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In this white paper the Maryland Child Alliance introduces a more inclusive and efficient approach to family tax benefits in Maryland.

The personal exemption excludes the poorest households. In this blog post we propose converting the personal exemption into a fully refundable tax credit.

 The EITC does not reach the most vulnerable households. In this blog post we explain why Maryland should invest in a more inclusive Child Tax Credit (CTC) instead of the poorly designed (EITC).

Our goal is to pass legislation that will send monthly payments to Maryland families in the 2023 session. We have three potential bills that we are planning to pitch to legislators. Read about them and more here.

This blog post lays out three fundamental problems with means testing. 1) It shifts the tax burden onto the poor 2) It creates administrative burdens 3) It fails to universally recognize parenting as labor

Benefits conducted through the tax code risk missing families that need assistance the most. Read here to learn how we can ensure all families get the help they deserve.

The federal Child Tax Credit (CTC) is the primary mechanism in which the government assists parents with the costs of raising children. Yet, due to its problematic design, it leaves out many of the families that need it the most. Read here to learn more.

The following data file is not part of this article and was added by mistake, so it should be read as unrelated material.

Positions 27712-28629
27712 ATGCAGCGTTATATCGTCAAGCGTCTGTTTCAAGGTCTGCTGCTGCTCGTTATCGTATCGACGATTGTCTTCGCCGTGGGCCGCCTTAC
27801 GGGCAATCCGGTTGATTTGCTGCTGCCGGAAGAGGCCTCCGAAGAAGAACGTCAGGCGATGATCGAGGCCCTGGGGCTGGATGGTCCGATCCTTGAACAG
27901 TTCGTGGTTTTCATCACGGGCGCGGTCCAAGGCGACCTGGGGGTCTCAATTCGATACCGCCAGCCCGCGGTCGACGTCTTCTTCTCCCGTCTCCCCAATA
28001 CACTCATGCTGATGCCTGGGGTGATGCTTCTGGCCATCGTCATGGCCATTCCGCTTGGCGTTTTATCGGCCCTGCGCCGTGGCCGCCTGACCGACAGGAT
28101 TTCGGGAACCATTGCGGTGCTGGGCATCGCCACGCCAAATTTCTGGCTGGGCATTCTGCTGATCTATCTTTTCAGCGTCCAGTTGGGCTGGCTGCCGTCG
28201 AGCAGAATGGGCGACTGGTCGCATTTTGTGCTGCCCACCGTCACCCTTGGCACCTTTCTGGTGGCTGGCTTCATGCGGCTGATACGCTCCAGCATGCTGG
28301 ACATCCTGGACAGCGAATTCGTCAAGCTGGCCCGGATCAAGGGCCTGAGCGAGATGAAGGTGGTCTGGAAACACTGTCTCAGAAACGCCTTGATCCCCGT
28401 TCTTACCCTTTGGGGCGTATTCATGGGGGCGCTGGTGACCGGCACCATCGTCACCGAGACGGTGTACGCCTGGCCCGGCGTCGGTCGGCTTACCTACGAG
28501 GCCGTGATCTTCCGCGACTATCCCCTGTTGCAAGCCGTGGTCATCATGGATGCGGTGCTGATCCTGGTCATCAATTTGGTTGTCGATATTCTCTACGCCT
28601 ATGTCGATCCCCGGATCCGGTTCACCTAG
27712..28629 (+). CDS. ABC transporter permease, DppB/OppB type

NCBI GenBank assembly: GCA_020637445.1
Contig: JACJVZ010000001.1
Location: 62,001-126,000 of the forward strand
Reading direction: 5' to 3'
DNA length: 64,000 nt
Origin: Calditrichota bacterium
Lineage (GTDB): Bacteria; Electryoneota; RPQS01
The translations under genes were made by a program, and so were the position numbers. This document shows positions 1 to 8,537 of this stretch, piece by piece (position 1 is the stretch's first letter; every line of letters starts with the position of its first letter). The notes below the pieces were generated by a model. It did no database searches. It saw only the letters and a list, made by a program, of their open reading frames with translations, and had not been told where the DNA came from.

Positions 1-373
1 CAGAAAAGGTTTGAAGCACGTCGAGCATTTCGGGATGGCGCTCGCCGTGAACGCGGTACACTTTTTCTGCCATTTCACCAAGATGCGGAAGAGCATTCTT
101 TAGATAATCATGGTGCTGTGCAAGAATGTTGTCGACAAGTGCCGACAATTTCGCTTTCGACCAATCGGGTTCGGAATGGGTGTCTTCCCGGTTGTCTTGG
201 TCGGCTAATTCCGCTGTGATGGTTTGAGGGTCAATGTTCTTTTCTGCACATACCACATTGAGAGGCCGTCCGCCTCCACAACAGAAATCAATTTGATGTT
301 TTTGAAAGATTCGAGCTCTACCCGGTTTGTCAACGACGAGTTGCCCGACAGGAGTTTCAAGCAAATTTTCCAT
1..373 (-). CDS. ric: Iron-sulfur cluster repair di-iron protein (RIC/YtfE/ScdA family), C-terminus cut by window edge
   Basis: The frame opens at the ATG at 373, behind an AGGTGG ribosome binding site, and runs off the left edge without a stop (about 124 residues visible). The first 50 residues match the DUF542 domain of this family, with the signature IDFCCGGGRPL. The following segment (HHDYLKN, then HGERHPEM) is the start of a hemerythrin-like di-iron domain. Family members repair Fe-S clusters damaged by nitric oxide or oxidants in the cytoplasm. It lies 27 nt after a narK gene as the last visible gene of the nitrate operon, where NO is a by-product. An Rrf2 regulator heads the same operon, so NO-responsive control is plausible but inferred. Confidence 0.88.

The federal Child Tax Credit (EITC) is the tax credit with the largest impact on child poverty. This post explores how it works and how we can make it better.

Opinion Pieces

This opinion piece, written by our President, published in the Baltimore Sun discusses the moral and policy implications of high child poverty rates.

Writing again for the Baltimore Sun, our President, Nate Golden, details how new spending will require new revenues and how to raise additional funds.

In this Maryland Matters opinion piece, Nate Golden and his UBI Center colleague Max Ghenis show how means tested tax credits impose high tax rates on working class Marylanders.